We integrated sleeping sickness case detection into the primary healthcare system in 2 health districts in the Democratic Republic of the Congo. We replaced a less field-friendly serologic test with a rapid diagnostic test, which was followed up by human African trypanosomiasis microscopic testing, and used a mixed costing methodology to estimate costs from a healthcare provider perspective. We screened a total of 18,225 persons and identified 27 new cases. Average financial cost (i.e., actual expenditures) was US $6.70/person screened and $4,464/case diagnosed and treated. Average economic cost (i.e., value of resources foregone that could have been used for other purposes) was $9.40/person screened and $6,138/case diagnosed and treated. Our study shows that integrating sleeping sickness surveillance into the primary healthcare system is feasible and highlights challenges in completing the diagnostic referral process and developing a context-adapted diagnostic algorithm for the large-scale implementation of this strategy in a sustainable and low-cost manner.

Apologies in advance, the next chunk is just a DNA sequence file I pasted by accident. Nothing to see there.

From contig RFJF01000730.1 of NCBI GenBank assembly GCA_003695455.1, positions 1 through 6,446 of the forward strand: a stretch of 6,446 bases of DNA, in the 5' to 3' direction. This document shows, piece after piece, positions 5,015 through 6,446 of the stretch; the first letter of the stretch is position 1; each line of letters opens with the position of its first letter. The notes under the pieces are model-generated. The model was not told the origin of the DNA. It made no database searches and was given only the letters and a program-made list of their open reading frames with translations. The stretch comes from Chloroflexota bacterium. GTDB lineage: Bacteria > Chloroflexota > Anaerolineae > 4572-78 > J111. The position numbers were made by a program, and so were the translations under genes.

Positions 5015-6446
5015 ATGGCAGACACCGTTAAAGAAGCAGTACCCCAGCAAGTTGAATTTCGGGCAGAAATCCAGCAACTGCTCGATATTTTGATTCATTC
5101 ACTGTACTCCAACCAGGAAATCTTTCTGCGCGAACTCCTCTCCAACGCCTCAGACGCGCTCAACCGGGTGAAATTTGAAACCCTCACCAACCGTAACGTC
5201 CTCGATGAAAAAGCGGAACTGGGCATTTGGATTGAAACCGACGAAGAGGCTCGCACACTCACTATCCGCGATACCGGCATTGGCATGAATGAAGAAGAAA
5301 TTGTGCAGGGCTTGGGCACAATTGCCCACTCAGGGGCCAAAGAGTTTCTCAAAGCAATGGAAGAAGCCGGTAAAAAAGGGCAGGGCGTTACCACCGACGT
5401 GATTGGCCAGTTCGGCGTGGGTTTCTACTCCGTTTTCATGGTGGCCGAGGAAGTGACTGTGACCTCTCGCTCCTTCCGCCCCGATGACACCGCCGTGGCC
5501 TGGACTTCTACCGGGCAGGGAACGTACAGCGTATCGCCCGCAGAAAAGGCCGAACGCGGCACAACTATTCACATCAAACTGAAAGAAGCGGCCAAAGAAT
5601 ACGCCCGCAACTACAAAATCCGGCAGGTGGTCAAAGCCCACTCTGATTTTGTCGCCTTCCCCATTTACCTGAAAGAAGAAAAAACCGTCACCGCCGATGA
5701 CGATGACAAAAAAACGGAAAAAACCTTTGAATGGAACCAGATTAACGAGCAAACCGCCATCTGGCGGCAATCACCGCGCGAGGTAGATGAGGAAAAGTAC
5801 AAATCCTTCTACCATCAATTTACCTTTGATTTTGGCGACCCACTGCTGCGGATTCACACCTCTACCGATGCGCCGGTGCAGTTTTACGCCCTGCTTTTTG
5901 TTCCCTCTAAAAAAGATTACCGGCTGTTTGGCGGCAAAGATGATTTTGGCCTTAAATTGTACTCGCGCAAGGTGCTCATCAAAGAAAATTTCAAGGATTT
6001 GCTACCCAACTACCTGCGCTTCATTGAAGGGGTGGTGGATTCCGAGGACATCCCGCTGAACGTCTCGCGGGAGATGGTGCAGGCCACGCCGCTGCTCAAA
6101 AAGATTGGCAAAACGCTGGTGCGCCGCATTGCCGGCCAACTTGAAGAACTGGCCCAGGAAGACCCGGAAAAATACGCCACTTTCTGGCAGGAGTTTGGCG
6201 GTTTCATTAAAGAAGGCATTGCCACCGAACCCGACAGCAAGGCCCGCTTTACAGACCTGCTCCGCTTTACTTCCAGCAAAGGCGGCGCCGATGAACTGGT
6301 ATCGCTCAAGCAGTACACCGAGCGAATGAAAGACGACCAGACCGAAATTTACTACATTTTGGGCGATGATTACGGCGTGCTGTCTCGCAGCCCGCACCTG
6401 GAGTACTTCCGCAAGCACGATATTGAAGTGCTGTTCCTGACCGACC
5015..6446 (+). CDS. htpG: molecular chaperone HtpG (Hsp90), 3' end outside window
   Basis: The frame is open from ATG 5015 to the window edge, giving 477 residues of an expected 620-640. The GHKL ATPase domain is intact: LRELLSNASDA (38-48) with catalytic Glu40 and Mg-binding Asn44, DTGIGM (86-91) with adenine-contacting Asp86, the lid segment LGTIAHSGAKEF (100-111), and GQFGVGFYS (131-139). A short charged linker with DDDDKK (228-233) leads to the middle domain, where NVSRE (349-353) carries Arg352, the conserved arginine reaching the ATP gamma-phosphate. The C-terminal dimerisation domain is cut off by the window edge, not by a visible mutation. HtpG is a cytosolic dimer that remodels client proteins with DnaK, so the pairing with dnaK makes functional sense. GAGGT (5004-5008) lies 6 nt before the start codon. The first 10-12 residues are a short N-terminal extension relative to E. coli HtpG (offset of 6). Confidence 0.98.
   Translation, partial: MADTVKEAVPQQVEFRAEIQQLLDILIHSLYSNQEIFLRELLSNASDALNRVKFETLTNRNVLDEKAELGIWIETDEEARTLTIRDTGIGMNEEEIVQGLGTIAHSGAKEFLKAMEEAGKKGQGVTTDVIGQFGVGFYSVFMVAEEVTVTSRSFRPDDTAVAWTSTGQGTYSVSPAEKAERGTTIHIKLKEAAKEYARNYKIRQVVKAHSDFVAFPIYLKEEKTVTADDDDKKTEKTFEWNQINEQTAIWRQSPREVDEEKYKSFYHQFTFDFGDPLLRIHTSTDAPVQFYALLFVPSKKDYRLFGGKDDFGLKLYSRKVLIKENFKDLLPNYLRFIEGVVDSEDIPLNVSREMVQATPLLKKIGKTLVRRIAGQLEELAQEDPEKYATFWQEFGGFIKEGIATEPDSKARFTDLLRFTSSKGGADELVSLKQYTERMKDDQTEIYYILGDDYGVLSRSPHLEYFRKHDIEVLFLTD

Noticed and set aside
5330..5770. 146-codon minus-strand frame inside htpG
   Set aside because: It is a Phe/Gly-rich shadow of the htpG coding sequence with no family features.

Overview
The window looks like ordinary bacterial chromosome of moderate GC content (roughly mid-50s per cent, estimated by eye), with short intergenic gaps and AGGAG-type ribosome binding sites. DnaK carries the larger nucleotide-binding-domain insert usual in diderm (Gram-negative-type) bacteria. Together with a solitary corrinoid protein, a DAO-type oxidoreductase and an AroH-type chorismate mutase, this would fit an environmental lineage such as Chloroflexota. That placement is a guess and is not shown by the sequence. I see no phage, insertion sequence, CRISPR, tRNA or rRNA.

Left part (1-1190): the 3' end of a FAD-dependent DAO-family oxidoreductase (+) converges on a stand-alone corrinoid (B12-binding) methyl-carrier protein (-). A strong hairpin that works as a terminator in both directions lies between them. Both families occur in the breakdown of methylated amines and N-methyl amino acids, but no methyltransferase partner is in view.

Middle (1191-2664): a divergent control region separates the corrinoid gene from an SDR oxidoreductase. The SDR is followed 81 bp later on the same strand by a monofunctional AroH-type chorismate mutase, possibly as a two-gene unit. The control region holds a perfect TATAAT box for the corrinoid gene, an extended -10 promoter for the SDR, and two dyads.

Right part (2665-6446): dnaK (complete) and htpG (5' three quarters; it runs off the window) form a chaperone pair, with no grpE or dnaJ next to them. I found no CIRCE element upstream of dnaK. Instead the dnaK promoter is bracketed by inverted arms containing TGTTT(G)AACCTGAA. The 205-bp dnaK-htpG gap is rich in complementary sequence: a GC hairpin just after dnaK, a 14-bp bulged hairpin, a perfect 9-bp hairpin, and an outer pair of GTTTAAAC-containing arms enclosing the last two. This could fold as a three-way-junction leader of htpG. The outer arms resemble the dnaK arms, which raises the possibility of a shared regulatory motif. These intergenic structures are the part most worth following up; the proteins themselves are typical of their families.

- Delivery of Health Care
- Democratic Republic of the Congo/epidemiology
- Diagnostic Tests, Routine
- Health Personnel
- Trypanosomiasis, African/diagnosis